Scientists speed up artificial organoid growth and selection


Current method of stem cell-derived tissue production is very inefficient. By semi-automating tissue differentiation, researchers from MIPT and Harvard have made the process nearly four times faster, retaining the same quality of the tissue. The new algorithm is also useful for analyzing the factors that affect cell specialization.

Robots facilitate stem cell production. Credit: Daria Sokol/MIPT Press Office

Retina is an eye tissue, consisting of chained layers of neurons. It senses light and pre-processes visual information before sending it to the brain. Due to the lack of retinal cells regeneration potential, their loss leads to permanent blindness.

Today about 15 million people in the U.S. alone have retinal degenerative diseases. This number is growing, mainly because of population aging.

Several methods are being developed to address retinal health issues. Some of the options are neuroprotection, gene therapy, and cell replacement. Their development requires massive amounts of retinal cells for research purposes.

There is a method of growing retinal tissue in vitro. It involves placing stem cell clusters into a special medium, which produces undeveloped neurons that can be differentiated into retinal cells.

The method however has its limitations. It takes up to 30 days for the artificial retina of a mouse to develop correctly, and about one year for human organoids. The MIPT-Harvard team made an attempt to address these problems by increasing the number of cells produced and improving their quality.

The researchers compared the quality of the robot- and human-grown cells by producing several thousand retinal tissue samples for automatic processing and the same amount for manual handling. The biologists scanned the welles housing the tissue samples from the first group and analyzed the resulting images with a Python script they wrote to perform that specific task. The program determines the areas in the photos where the glow of the fluorescent protein is the strongest. Since this protein is only produced in developing retinal cells, the high fluorescence intensity points to the parts of the sample with the right tissue. That way the software can determine the amount of developing retina in each organoid.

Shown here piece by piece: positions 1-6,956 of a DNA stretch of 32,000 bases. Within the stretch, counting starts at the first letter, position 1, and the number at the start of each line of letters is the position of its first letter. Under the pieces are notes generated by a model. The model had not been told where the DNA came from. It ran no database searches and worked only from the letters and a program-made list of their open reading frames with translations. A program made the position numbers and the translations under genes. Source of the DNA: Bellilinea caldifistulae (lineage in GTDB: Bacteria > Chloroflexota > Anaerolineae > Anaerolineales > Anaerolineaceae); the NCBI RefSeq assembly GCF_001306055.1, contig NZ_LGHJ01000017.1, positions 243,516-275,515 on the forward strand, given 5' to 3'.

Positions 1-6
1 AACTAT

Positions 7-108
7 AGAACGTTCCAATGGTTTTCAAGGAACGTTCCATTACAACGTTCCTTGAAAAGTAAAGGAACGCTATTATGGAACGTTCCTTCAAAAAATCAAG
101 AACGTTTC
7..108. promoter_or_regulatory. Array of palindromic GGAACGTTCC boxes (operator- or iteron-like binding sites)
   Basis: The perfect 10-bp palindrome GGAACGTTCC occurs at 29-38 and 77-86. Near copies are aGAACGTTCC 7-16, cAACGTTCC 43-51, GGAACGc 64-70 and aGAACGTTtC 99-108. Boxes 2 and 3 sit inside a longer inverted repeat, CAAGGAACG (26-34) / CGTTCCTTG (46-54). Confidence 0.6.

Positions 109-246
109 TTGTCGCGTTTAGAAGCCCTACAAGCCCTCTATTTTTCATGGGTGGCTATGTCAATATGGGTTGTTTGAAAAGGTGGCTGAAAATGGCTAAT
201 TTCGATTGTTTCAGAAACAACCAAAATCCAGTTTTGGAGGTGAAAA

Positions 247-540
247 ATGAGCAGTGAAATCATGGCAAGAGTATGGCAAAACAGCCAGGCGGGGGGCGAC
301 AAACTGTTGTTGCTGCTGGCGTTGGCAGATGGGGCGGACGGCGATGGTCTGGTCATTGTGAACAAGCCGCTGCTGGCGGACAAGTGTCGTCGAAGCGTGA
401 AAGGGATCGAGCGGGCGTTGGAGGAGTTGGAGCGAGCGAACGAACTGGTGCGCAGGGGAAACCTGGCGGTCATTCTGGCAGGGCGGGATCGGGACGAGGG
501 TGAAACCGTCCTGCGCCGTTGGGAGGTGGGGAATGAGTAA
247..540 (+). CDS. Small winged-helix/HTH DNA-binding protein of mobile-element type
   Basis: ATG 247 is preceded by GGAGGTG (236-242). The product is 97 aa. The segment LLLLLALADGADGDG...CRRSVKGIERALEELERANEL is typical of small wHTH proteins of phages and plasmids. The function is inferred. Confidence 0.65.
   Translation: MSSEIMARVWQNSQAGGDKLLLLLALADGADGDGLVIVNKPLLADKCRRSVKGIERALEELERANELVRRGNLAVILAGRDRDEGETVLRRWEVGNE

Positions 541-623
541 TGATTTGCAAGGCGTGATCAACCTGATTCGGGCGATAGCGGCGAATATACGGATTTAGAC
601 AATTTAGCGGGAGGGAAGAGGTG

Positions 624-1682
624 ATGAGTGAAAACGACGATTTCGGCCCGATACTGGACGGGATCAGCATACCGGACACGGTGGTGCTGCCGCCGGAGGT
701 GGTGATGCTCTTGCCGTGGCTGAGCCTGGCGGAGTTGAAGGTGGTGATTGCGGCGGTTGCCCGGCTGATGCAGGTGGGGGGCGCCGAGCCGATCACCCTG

The automation algorithm was able to optimize cell production by simultaneously testing many systems — without any adverse effect on tissue quality. The approach reduced the time researchers needed for cell processing from two hours to just 34 minutes.

“We implemented automated liquid change during retinal differentiation and showed it had no negative effect on cell specialization,” commented Evgenii Kegeles of the Genome Engineering Lab at MIPT. “We also developed a tool for automatic retina identification and organoid classification, which we showed in action, optimizing cell specialization conditions and monitoring tissue quality.”

“One of our goals in this research has been to scale up cell differentiation to enable a high-throughput tissue production for drug tests and cell transplantation experiments. Automated sample handling makes it possible to reduce the effort on the part of the personnel and produce several times more cells in the same period of time. With some slight modifications, the algorithm would be applicable to other organoids, not just the retina,” Kegeles added.

“Numbers matter: The automation empowered us to produce trillions of retinal neurons for transplantation and we are excited to see the translation of our approach into routine cell manufacture,” commented Petr Baranov from the Schepens Eye Research Institute of Massachusetts Eye and Ear.

Full research can be found in Translational Vision Science & Technology.

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